Econometric results Clarida, Galí and Gertler (2000)


. Econometric results
Clarida, Galí and Gertler (2000) estimate the monetary response function with a forward-looking
specification, where current policy actions depend on expected inflation in the future. As seen in the
previous section, several studies treat expected inflation as a monetary policy target in Brazil. Expected
inflation could also thus reasonably be treated as a variable to consider in computing the central bank
response function. However, according to Sims (1999 and 2001), forward-looking specifications have
a backward-looking equivalent. The following specification is thus adopted as a functional manner of
computing the monetary response function:
= b0(st ) + b1(st )INFLA12t–1 + b2(st )TXPIB12t-1 

+ σ(St )εt (9)
where SELIC is the annualized base rate of interest set by the Central Bank of Brazil. The other variables
were defined earlier, in section IV.
CEPAL Review N° 135 • December 2021 95
Tito Belchior S. Moreira, Mario Jorge Mendonça and Adolfo Sachsida
Below, we examine the results of monetary response function computation also estimated
using the Markov-switching model. The results are shown in table 2. Taking into account the different
specification tests, the three-regime model was the best fit for the data.21 In effect, application of
the likelihood-ratio (LR) test rejected the null hypothesis of linearity (LR = 241.45,X2(11) = [0.000]** e
X2(12) = [0.000]**

).22 The graphics of smoothed probability that illustrate the chronology of regimes are
presented in annex A2.
Table 3 shows that, whatever the regime, the Selic rate is set taking into account not only inflation
but also output growth. In all cases, the coefficients of the variables are significant, and the signs are
as expected.
According to the Taylor rule, the central bank should raise the interest rate by more than one
unit for a given rise in inflation (or expected inflation), in order to ensure stability of singularity and of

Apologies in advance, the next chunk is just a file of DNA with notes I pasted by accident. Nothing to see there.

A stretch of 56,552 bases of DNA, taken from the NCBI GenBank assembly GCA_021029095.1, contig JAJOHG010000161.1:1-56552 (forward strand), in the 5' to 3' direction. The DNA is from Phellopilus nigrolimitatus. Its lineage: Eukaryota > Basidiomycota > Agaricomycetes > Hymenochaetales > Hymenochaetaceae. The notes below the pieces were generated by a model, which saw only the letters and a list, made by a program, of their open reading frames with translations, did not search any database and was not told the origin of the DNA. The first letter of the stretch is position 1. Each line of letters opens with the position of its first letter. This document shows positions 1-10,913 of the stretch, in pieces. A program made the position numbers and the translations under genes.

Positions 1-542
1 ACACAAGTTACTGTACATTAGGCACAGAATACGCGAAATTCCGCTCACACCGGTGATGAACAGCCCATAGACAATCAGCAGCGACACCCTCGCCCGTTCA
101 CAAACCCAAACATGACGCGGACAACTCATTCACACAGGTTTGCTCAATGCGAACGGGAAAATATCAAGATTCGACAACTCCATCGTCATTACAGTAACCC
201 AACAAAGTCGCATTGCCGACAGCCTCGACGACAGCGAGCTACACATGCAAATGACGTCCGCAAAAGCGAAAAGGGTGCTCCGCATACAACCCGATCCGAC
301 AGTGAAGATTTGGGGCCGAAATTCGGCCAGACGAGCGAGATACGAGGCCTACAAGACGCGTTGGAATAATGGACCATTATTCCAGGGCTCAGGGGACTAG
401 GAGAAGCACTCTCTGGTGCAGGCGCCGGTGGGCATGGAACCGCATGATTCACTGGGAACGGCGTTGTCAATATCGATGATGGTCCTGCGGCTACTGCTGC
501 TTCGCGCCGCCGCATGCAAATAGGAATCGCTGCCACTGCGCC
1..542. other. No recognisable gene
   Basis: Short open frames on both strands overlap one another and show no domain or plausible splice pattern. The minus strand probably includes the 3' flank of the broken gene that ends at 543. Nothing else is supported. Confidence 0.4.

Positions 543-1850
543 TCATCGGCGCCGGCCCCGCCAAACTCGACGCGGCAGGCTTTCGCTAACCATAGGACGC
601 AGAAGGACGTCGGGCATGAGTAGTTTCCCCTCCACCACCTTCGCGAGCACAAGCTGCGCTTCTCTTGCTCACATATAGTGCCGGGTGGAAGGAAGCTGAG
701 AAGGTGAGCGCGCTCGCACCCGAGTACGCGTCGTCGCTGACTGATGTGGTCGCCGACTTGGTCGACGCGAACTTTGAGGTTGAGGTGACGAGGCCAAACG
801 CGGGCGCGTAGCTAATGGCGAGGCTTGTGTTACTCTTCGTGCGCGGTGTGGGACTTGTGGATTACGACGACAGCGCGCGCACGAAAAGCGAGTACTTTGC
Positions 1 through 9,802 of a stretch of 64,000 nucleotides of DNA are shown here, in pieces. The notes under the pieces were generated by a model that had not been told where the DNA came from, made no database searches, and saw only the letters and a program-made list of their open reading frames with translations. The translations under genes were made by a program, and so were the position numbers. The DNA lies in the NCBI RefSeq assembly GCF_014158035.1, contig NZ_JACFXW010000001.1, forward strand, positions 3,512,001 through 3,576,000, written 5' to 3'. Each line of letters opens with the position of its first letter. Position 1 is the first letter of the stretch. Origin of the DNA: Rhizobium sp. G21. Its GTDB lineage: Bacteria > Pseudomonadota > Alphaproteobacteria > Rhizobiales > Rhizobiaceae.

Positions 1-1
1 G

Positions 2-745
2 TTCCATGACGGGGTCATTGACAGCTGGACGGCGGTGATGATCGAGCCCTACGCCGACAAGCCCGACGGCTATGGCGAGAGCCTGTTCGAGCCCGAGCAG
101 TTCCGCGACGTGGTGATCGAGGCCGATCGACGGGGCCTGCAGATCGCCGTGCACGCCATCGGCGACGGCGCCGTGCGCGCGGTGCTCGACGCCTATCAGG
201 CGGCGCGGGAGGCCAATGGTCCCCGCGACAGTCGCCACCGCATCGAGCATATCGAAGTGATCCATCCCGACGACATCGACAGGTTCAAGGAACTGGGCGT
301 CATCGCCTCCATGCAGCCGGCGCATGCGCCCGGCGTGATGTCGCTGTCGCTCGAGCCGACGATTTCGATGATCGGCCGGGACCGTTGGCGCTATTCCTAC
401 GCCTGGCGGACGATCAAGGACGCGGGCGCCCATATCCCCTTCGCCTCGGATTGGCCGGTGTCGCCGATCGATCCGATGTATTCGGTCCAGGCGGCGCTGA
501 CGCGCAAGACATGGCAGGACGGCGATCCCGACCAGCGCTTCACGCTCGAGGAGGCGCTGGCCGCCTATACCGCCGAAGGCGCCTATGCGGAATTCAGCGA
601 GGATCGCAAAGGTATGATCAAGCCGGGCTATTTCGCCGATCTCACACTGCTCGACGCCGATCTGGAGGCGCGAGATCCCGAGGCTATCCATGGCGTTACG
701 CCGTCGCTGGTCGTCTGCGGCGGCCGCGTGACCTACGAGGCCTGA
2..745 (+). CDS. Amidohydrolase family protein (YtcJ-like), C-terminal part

equilibrium. Thus, in keeping with the Taylor rule, monetary policy is active or restrictive if the coefficient
of inflation from equation 9 is equal to or greater than 1, and passive or accommodative if the coefficient
is less than 1 (Woodford, 2003).
Following the Taylor rule, table 3 verifies the existence of two regimes of lesser tolerance to inflation
(regimes 2 and 3), while a third regime of central bank stance on monetary policy is accommodative
(regime 1). It should be noted, however that regime 2 refers only to sporadic moments of monetary policy
in Brazil. Conversely, regime 1 is long-lasting, as it ran from late 2007 to December 2014, and mostly
coincided with the administration of Alexandre Tombini, who headed the Central Bank of Brazil from
December 2010. It is interesting to note that, although the inflation rate has eased on several occasions
since then, it shows a structural uptrend. Only after the second half of 2014 did the Central Bank of
Brazil begin to respond more strongly by gradually raising the Selic rate. Throughout 2015, the central
bank took a tight monetary policy stance, according to the analysis of regime 3. As will be seen in the
following section, the reason why inflation has continued to rise is related to the lack of control on the
part of fiscal policy and also to tariff shocks occurring just after the presidential elections of late 2014.
Table 3
Model MS(3)-AIH(1)
Dependent variable: Selic rate
Regime 1 Regime 2 Regime 3
Constant 0.025 (0.000) 0.029 (0.000) 0.169 (0.008)
INFLA12(-1) 0.955 (0.000) 1.295 (0.000) 1.780 (0.000)
TXPIB12(-1) 0.600 (0.000) 0.651 (0.000) 0.811 (0.000)
Standard deviation 0.013 (0.000) 0.001 (0.000) 0.011 (0.000)
Observations 156
Likelihood 462.137
Source: Prepared by the authors, on the basis of data from the Brazilian Institute of Geography and Statistics (IBGE) and the
Getulio Vargas Foundation.
Note: p-value in brackets.
Before Alexandre Tombini, Henrique Meirelles chaired the Central Bank of Brazil from 2003, with
a restrictive monetary policy that marked a major difference with respect to his predecessor. In addition,
during the term of Meirelles the Treasury’s fiscal policy was compatible with debt sustainability.
21 See note 12.
22 See note 13.
96 CEPAL Review N° 135 • December 2021
Fiscal and monetary policy rules in Brazil: empirical evidence of monetary and fiscal dominance
Table 4 shows the matrix of transition probabilities between states assumed by the monetary rule.
Given that regime 2 occurs only occasionally, for simplicity’s sake, the table shows the probabilities of
transition between regimes 1 and 3. A point to remark is that the probability of switching from state 1 to
state 3, and vice versa, is zero, while the sum of probabilities in each column of the matrix of transition
is less than 1. This raises the question of whether the transition between these two states will not occur
without a shock in the Selic rate.
Table 4
Transition probabilities
Pr(St = 1|St–1= 1)
Pr(St = 1|St–1= 3) =
Pr(St = 3|St–1= 1) =

 Pr(St = 1|St–1= 3) =
Source: Prepared by the authors.
Note: p-value in brackets.
VI. Determination of fiscal and monetary dominance
Tables 1 and 3 showed the parameters estimated for the fiscal and monetary response functions,
respectively, to compute the absolute values of the roots of the Leeper model (1991). As was seen in